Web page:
International Affairs, Volume 96, Issue 3, May 2020
World politics generates a long list of anxiety-inspiring scenarios that threaten to unravel everyday life with sudden and violent destruction. From total war and the concentration camps, through nuclear firestorms, global pandemics and climate disaster, the diabolical violence of the recent past and conceivable future is the stuff of nightmares. Yet International Relations scholars and practitioners are often criticized for being disconnected from the human realities of international calamity. The challenge for both is to engage world politics in a way that foregrounds the human consequences of extreme violence and depravation. In this article, we explore these difficult experiences through popular culture representations of the apocalypse, a subject of intense interest for researchers in a discipline where global destruction is a distinct possibility. However, we take a different route by engaging the apocalypse through the horror genre, the one place where human suffering is explicitly accentuated. We argue that the horror genre is at once an access point for ethical engagement with the human consequences of extreme violence and a complex terrain where dark imaginings can be politically loaded, culturally specific and ethically ambiguous.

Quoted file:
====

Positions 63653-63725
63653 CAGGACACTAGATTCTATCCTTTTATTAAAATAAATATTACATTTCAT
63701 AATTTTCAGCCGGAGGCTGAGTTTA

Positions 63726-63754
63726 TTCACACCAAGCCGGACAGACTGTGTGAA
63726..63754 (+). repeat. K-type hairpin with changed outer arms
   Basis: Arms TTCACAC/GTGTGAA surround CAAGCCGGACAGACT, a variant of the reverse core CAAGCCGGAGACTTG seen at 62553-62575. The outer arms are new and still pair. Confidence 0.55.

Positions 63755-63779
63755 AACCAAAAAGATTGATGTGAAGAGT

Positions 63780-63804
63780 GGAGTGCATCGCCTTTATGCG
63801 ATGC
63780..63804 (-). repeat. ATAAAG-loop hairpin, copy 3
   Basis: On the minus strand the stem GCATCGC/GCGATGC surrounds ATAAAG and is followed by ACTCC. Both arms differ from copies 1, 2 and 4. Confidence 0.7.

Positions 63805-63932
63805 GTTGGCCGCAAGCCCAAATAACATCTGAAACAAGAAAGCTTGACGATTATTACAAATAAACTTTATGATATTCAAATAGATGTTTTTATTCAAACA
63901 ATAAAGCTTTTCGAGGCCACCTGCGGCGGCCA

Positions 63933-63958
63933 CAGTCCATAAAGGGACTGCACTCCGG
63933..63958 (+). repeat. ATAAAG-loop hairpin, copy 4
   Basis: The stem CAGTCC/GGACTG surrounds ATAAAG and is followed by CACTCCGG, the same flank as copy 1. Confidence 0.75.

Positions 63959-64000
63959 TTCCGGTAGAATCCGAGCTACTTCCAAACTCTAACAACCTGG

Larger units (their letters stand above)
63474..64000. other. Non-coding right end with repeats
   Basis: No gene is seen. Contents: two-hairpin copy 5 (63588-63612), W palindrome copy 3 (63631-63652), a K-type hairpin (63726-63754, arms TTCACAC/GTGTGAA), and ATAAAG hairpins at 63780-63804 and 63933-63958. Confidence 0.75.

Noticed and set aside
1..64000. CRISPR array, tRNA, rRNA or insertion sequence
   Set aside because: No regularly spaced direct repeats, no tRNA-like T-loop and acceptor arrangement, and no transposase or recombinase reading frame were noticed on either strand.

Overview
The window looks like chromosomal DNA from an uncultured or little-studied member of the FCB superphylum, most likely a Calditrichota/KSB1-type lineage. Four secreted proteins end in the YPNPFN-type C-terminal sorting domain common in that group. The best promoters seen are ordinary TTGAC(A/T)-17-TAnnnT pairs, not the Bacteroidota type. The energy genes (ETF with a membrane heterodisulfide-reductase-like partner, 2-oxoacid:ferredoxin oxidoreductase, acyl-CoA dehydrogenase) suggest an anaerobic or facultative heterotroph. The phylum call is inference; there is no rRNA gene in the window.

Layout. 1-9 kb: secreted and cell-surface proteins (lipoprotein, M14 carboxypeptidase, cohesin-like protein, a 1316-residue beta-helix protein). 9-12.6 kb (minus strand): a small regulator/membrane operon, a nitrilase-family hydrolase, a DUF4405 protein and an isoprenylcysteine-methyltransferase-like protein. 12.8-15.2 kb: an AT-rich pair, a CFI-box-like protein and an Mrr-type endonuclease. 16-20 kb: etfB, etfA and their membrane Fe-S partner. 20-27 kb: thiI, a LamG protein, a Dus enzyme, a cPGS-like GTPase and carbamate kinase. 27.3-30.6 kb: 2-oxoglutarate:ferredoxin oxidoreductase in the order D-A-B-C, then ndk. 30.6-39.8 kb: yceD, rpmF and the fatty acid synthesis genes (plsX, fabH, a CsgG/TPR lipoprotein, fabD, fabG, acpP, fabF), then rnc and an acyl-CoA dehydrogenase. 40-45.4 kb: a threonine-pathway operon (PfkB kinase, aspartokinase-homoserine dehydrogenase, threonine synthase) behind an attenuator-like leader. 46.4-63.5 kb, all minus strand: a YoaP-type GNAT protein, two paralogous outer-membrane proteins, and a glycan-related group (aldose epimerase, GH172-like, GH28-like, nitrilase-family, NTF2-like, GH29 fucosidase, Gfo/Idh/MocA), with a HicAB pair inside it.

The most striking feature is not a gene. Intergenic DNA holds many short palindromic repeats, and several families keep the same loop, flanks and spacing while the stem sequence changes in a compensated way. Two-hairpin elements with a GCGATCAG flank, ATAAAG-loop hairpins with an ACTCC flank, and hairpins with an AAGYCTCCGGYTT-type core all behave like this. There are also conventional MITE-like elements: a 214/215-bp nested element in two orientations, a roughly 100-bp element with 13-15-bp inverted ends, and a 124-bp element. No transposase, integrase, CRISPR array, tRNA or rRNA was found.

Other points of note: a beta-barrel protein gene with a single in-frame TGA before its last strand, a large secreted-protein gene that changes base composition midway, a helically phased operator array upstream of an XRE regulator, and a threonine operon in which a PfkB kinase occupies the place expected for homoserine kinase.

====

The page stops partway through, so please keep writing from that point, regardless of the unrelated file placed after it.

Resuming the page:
To read the full article go to https://academic.oup.com/ia/article/96/3/631/5810416